You’re talking to someone who uses both. I read Turgenieff on my iPhone. It’s not like I’m a luddite about it at all, but there are real differences, and I think that those are significant ones. I think they’ll give the real book a purchase in life. If the iPhone was invented first, you’d say, “Look, these work in different scales. Here’s Little Nemo, and it works a lot better when it’s not 6x9. And look, you work in spreads. And you can actually find things by physical memory.”

And most importantly is the fact that one concentrates differently. What we’re losing culturally the fastest, aside from natural resources and oil and the idea of democracy and social justice, is the ability to concentrate. I find now that when I read a physical book, I look in the upper right-hand corner to find out what time it is with my book. The confusion is universal. They both have real, positive things.

If you’re going to visit and re-visit a book, it has more reason to be a real book, because of that ability to concentrate and that relationship that you build up with it, as opposed to the relationship that you build up with your screen, rewards replacement. Even on the iPad or the Kindle, you’re rewarded for pressing a button—it’s almost as if it were a Pavlovian thing. There’s a little action that happens. And that there’s always a little pump of adrenaline that happens. But that pump is different when you’re lifting a page as if it was a curtain in a theater to show you another thing.

I would say that, in the future, the book will be reserved for things that function best as a book. So, if I need a textbook that’s going to be out of date because of new technological inventions, you’re better off having it where you can download the supplements or the update. If you’re going to read a quick mystery novel to keep you amused while you’re traveling, it’s fine.

None of this is about the business model. It has to do with the boutique nature of a book, the idea that, as McLuhan put it, when a technology is replaced by another technology, the previous technology either becomes art or it dies.

PWCW: Do you feel that it’s your place to help define the book as art?

SPIEGELMAN: Well, I’ve been doing it for a lot longer than there have been iPads and Kindles. I continue to be really interested in it. The book is a beautiful thing. I remember years ago, hanging out on my roof with many famous authors. I was working on The Wild Party book for Pantheon, and I was trying to decide between three-piece binding and one-piece binding and whether or not to have a dust jacket on it. So, I talked to these writers and asked which they’d prefer, and they asked what three-piece binding was.

They didn’t know. They didn’t know what their book was. And there’s no reason they should. I’m sure if you interviewed either of them, they would also talk about how important the book is as a book, because they, like I, grew up with the things, and yet, their stuff can relatively easily be transferred into the digital realm.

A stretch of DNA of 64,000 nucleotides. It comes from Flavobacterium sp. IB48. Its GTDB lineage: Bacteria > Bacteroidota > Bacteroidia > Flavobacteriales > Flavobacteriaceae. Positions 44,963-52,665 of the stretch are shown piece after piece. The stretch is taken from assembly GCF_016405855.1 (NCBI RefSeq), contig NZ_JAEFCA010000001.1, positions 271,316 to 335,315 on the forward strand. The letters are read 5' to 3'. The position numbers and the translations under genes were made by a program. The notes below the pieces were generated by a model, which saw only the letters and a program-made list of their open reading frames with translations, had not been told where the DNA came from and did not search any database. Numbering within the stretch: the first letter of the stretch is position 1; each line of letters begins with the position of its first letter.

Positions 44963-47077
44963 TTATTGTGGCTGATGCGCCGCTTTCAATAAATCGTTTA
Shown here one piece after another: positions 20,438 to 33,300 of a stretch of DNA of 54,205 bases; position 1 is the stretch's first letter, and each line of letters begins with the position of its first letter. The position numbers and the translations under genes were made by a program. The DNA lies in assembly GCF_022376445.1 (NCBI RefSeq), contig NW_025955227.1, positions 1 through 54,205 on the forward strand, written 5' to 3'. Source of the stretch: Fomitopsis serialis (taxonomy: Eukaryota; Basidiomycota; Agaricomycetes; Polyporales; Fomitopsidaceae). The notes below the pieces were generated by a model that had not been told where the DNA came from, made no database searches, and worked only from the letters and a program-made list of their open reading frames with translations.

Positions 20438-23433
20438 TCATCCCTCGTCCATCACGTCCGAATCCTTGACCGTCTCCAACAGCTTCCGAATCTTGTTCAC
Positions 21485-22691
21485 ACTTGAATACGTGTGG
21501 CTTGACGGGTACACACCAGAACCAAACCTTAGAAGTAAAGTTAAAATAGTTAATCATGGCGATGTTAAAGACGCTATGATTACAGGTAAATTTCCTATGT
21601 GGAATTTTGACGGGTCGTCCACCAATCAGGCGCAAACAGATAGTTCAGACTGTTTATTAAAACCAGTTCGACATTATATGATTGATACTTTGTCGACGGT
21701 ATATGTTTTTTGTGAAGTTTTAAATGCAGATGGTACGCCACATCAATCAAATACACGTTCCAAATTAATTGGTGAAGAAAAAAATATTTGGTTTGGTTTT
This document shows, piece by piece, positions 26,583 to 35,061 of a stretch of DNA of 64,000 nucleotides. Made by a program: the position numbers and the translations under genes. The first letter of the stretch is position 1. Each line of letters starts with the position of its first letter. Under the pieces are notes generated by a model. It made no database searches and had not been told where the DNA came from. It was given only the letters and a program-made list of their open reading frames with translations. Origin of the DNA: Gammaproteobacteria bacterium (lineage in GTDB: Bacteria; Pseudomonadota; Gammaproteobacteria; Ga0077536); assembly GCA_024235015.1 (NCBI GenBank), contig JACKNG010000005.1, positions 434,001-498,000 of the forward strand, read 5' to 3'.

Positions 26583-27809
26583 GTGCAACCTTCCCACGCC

I’ve never met a cartoonist that didn’t know what paper it’s going to be printed on and what size it’s going to be printed at. It’s just built into the actual seeds of what you’re working on. Sure it can be repurposed and adjusted if it has to be, but it’s made with something in mind. It’s built into the storytelling.

It’s part of how I’m thinking when I make my books. I would say that even Maus itself came from a formal decision—not from “I’m going to tell the world about the holocaust,” it came from “I want to see a book that’s like the other books on my shelf and is big enough to need a bookmark.” I had two possible ideas about how to proceed. One was Maus and the other was something called The Life in Ink that I abandoned.

The Maus one was harder, and I was turning 30 and figured that I should already not be able to trust myself, based on 60s rhetoric and certainly should be dead in a motorcycle accident, though I hadn’t yet learned to ride a motorcycle, so I figured I’d just take the harder one on, and that was Maus.

PWCW: Is it the cartoonist’s role as a graphic designer that makes them more in tune with the book as a physical object?

SPIEGELMAN: Usually. Though, if you go back to Laurence Sterne, Tristram Shandy was made with a new-fangled knowledge of this book thing that he was working with—“We’ll have pages that are blank and we’ll have pages that look like end pages.” Some writers have been. Others are doing their job delivering a story and cobbling sentences together, and actually, one could argue that it’s nice to be able to choose your typeface, once you’ve paid Amazon for the file.

But I would say that it’s not an accident that, while bookstores are all in a tizzy, one of the more lively and alive sections is the so-called “graphic novel” section, because those are harder to replace.